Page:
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Nasher Sculpture Center exhibits installation of Plegaria Muda, a major work by Doris Salcedo
Plegaria Muda, 2008–10. Wood, mineral compound, metal, and grass, 120 units as installed. Installation: Museo nazionale delle arte delle XXI secolo (MAXXI), Rome, March 15– June 24, 2012. Photo: Patrizia Tocci.

DALLAS, TX.- In honor of Doris Salcedo’s designation as the inaugural Nasher Prize Laureate, the Nasher Sculpture Center presents an installation of her 2008–10 work Plegaria Muda which is on view from February 27–April 17, 2016. Plegaria Muda (in loose translation, “silent prayer”) consists of long, narrow wooden tables that have been covered with a thick layer of earth held in place by a table of the same size and type turned atop it. In places, bright green blades of grass push their way through the overturned tabletop, into the light. These objects—some thirty in the Nasher’s installation—are arrayed by the artist in an irregular, mazelike grid, the narrow spaces of which the viewer traverses to experience the work as a whole. The size and proportion of the tables approximate the human body; their wooden forms remind one inescapably of coffins, and the earth interred in them in turn suggests the soil displaced from a freshly dug grave. Walking among the tables creates the impression of being in the midst of a cemetery, a place of mourning, memory, and reflection.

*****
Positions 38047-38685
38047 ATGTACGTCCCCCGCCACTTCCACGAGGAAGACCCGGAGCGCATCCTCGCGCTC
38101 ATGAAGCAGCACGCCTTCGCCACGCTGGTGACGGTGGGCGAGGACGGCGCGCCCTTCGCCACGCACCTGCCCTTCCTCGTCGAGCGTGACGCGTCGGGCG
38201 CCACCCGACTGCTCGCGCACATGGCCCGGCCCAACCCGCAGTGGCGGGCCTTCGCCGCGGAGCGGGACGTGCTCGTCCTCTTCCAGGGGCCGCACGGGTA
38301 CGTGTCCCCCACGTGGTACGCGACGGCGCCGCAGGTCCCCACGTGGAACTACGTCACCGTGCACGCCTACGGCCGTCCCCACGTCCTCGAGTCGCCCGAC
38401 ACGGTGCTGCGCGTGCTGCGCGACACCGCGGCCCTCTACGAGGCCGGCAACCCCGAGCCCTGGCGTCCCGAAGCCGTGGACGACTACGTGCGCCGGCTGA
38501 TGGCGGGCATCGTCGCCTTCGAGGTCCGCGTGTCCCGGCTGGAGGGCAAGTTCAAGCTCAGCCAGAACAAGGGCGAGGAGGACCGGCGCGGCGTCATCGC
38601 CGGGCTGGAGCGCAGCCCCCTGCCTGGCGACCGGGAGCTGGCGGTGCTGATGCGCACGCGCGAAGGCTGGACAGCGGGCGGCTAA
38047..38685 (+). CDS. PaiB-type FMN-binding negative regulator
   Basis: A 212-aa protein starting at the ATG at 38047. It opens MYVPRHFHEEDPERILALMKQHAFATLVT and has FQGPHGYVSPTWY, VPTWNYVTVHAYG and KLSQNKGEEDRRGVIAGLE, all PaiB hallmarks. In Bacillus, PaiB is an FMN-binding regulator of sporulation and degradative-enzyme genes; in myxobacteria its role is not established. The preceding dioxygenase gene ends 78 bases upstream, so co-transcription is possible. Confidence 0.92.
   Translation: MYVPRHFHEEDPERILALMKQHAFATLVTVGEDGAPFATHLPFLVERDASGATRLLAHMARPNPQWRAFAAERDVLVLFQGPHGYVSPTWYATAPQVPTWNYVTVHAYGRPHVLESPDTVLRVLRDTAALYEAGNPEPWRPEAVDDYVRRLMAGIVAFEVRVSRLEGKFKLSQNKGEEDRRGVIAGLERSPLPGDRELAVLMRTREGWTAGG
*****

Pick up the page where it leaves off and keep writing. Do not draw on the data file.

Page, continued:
“We are very proud to present this important work by Doris Salcedo in celebration of her receipt of the inaugural Nasher Prize,” says Director Jeremy Strick. “Plegaria Muda brings together so many of the formal and conceptual hallmarks of Salcedo’s work—material ingenuity met with a deep and stalwart sympathy for human suffering—that have made Salcedo such a formative presence within contemporary sculptural practice, and we are delighted to share it with visitors to the Nasher.”

Salcedo’s impetus for the creation of Plegaria Muda came from a trip she made to Los Angeles in 2004, researching reports that more than 10,000 young people had been killed on the streets of L.A. in the past two decades. She spent time in the city’s southeast neighborhoods, researching the toll of gang violence on families and pondering the effects of such violence on those whose impoverished living conditions were already precarious, creating situations which Salcedo has described as “social death” or “death in life.” But while her time in Los Angeles was an impetus to Salcedo’s creation of Plegaria Muda, the work itself was also her response to the murder of some 2,500 young people in Colombia between 2003 and 2009 by the Colombian army. Salcedo accompanied a group of mothers searching for their “disappeared” sons, who were found in mass graves. The sons’ abandonment in these unmarked, desolate places and the mothers’ process of identifying them from remains and personal effects converge in Salcedo’s creation of a place of witnessing and mourning; she has explained: “Colombia—the country of the unburied dead—has hundreds of unidentified mass graves where the dead remain nameless. For this very reason, I inscribed the image of the grave within this piece, creating a space for remembrance, a graveyard that opens up a space for each body.”

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